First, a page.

Maths SAT exams will be toughened up
A recent article published in The Telegraph revealed a toughening of standards in the SAT exams that eleven year olds will face. The Department for Education plans to dramatically toughen these exams from 2016, with a ban on calculators and marks docked for poor spelling.
“Exams for 11-year-olds will be dramatically toughened up with new questions on the 12 times table, a ban on calculators, a focus on British English and extra marks awarded for hard to spell words, it was announced on Monday.
The Department for Education said SATs tests in the three-Rs would be set at a higher level to give children a “strong grounding” in the basics at primary school.
Up to 600,000 children a year in England will sit the new exams from 2016, which are being introduced to coincide with the Coalition’s recently-published national curriculum.
Separate exams will be taken in maths, reading and spelling, punctuation and grammar, with ministers pegging standards to tests taken by pupils in the highest-performing countries in the world.
Some of the most radical changes will be seen in maths – a subject ministers see as vital to the country’s economic future.
This follows claims from the Government that children in England are currently lagging the equivalent of three years behind their peers in China for maths.
Under the changes, new exams will require children to know their 11 and 12 times tables – pushing pupils further than existing tests based around 10x10.
For the first time, children will be banned from taking calculators into the test hall to improve standards of mental arithmetic and new questions will be introduced requiring pupils to work out the area of a parallelogram and the volume of a cuboid, it emerged.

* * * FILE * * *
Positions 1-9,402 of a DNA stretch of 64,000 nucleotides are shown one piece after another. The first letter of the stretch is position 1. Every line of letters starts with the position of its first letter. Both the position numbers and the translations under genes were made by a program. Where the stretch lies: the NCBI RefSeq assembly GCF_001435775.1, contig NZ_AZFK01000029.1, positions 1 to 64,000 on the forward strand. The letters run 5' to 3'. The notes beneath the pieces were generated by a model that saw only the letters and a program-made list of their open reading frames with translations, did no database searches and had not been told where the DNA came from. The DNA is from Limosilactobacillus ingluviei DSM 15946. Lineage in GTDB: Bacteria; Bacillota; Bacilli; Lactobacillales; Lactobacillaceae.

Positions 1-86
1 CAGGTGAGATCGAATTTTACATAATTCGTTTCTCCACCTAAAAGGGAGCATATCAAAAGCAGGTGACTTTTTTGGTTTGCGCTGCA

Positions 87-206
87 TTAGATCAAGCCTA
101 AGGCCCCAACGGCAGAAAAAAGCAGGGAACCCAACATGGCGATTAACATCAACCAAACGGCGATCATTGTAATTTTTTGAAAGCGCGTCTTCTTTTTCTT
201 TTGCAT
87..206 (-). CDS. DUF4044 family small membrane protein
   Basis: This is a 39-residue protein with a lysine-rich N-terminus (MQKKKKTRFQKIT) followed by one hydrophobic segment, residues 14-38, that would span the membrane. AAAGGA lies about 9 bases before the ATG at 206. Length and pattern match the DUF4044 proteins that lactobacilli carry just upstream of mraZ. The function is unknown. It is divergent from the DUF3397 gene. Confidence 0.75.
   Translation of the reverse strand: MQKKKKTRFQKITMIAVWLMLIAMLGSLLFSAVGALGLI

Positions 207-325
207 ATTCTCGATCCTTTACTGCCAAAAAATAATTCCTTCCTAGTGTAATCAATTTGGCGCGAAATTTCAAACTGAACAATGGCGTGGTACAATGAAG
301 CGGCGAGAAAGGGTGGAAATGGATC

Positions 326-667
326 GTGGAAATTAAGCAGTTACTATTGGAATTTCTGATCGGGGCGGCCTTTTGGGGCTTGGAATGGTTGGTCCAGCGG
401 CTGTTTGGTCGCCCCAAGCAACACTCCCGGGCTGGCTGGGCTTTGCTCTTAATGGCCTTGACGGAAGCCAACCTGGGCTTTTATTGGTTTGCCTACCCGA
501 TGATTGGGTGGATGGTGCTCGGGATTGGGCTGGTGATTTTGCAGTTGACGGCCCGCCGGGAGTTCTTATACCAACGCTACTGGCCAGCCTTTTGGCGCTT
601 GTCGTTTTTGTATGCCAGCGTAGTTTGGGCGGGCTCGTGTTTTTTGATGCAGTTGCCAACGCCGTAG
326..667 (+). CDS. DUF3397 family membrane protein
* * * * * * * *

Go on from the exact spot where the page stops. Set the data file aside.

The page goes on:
As part of the reforms, pupils will also be given extra marks for employing traditional methods of calculation – long and short multiplication or adding and subtracting in columns.
It is designed to stop pupils using “clumsy” methods of working out such as “chunking” and “gridding” where children break problems down into numerous component stages before an answer is reached.
Elizabeth Truss, the Education Minister, said: “The new, demanding tests will continue to drive up standards and will help ensure no child leaves primary school unable to read, write or without a secure grounding in maths.
“We are determined to eradicate illiteracy and innumeracy and it is vital we continue to set high aspirations for all schools and pupils.”
She added: “I want England to out-educate the rest of the world. It is vital that children get a strong grounding when at primary school – not superficial understanding.”
The new national curriculum is being introduced to schools this September, with the first new-style SATs tests brought in two years later.
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